“What people forget is that we are leading the responsible whale watching,” he said. “We’re developing best practices, which are modeled around the world.”
It’s the commercial boaters, like whale watch companies, who are typically more knowledgeable of the rules, reports NOAA, and therefore less likely to break them. The Whale Museum’s Soundwatch Coordinator Sadie Youngstrom said that boater education program has similar data.
A 2015 Soundwatch report found that 47 percent of vessels contacted by program coordinators were unaware of the rules. In 2017, most commercial fishing boaters told employees of the program they learned about NOAA’s rules through fishing regulations pamphlets. Recreational boaters, said Youngstrom, are harder to reach.
“Many…are just passing through the Salish Sea and may not be repeat boaters in the local waters,” she said. “Educational outreach needs to reach all ages and out-of-state boaters.”
Youngstrom said information on vessel regulations are not distributed when boats are registered nor during the state-mandated boater education course, which is necessary for most boat owners.
Soundwatch promotes federal vessel regulations through a campaign called “Be Whale Wise,” which uses materials like pamphlets, posters and billboard advertisements to spread conservation messages. The campaign was started in 2002 by the National Marine Fisheries, which is an agency of NOAA. However, Youngstrom noted that a change in mindset is as crucial as education.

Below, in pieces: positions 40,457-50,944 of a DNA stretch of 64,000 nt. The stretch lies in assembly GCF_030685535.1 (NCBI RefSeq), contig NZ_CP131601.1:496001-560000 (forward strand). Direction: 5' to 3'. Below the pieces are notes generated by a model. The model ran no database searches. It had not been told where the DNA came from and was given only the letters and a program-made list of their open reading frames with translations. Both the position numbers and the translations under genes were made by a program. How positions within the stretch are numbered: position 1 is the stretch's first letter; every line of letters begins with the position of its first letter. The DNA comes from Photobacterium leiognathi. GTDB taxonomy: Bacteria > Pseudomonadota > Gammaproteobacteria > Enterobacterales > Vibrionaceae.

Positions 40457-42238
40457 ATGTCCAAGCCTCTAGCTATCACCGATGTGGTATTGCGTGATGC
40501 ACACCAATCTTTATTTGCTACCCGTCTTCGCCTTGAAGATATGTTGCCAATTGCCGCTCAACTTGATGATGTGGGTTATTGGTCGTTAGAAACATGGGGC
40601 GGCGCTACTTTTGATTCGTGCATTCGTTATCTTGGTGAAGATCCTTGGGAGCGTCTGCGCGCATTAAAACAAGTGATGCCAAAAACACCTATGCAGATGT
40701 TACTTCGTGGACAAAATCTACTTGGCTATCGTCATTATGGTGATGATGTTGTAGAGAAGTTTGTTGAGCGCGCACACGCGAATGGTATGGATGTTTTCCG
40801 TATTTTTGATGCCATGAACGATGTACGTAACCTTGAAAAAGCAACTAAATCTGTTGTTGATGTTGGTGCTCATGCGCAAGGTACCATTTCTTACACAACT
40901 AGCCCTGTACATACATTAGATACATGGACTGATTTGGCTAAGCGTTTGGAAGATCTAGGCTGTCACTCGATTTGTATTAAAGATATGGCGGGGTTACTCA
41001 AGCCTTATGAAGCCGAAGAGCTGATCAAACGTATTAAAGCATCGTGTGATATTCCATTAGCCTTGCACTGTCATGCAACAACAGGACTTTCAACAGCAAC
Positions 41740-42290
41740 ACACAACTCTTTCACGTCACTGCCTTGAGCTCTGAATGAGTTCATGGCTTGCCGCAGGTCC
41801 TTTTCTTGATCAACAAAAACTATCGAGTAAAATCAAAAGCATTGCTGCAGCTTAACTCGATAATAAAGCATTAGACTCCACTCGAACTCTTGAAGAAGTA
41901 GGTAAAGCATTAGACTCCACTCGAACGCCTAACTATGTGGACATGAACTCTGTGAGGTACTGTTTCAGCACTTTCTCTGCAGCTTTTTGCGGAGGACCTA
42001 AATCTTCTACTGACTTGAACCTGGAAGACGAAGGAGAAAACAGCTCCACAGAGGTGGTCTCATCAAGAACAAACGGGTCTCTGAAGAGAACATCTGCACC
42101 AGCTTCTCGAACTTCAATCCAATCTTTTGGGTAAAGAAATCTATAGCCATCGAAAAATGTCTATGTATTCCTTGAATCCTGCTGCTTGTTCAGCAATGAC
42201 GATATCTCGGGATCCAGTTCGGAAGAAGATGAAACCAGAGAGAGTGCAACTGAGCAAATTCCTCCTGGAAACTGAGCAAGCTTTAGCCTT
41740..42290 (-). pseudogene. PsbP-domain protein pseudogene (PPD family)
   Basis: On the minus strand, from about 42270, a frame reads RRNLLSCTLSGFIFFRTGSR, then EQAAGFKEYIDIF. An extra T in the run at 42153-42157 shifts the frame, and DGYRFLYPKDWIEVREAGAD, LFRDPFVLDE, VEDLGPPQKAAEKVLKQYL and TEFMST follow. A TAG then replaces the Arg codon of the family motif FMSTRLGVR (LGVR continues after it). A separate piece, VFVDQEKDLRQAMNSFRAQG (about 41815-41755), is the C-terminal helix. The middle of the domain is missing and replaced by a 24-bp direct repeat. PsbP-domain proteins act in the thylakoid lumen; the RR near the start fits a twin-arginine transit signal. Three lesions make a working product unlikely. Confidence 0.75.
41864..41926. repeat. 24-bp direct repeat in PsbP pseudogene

“More brochures and posters have been distributed all over the Salish Sea,” she said. “The bigger challenge is to try to reach people who don’t see how their vessel can impact whales.”
NOAA reports that enforcement of wildlife viewing guidelines was voluntary until the adoption of Washington’s first vessel restriction law in 2008. This enabled law enforcement to be used in patrols. NOAA and Washington Department of Fish and Wildlife have also secured more funding to increase enforcement in recent years. As a result, 598 boaters were contacted in 2008, resulting in three citations, compared to 2,200 in 2015, resulting in 20 citations. Soundwatch reported that 13 percent of boaters contacted in 2011 were repeat offenders.
Other orca news:
– Last year, a local orca protection nonprofit called Orca Relief Citizens’ Alliance petitioned NOAA to take regulations a step further, by prohibiting all vessels from entering the entire length of the west side of San Juan Island, where orcas often feed. NOAA staff has yet to make a decision on the petition.
– A recent Canadian study, which showed a reduction in ambient noise at San Juan’s Lime Kiln Point State Park when 61 percent of Canada’s commercial vessels volunteered to slow down. From last August to October, program coordinators under the Vancouver Fraser Port Authority asked Canadian boaters to voluntarily slow down so staffers could measure the impact of vessel noise on orcas.
“Reducing Disturbance from Vessels to Southern Resident. Killer Whales: Assessing the Effectiveness of the 2011 Federal Regulations in Advancing Recovery Goals.”